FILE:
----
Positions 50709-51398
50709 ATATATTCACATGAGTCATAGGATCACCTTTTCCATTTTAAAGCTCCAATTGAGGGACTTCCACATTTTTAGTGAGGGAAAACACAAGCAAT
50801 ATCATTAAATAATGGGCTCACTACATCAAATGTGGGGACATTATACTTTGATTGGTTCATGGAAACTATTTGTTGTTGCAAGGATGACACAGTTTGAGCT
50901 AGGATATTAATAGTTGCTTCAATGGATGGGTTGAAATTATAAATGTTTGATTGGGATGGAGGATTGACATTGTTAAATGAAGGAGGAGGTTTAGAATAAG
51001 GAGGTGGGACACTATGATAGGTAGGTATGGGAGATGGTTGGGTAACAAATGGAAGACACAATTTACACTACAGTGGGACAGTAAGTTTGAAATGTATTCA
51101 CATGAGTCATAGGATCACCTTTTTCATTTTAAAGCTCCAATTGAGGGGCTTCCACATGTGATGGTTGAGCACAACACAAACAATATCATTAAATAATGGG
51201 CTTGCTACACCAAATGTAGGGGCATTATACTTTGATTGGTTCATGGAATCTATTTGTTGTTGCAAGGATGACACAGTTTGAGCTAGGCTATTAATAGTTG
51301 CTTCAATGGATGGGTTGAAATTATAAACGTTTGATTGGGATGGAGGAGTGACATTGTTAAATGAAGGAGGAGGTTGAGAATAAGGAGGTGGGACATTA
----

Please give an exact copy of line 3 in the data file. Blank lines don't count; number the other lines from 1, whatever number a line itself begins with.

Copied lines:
50801 ATCATTAAATAATGGGCTCACTACATCAAATGTGGGGACATTATACTTTGATTGGTTCATGGAAACTATTTGTTGTTGCAAGGATGACACAGTTTGAGCT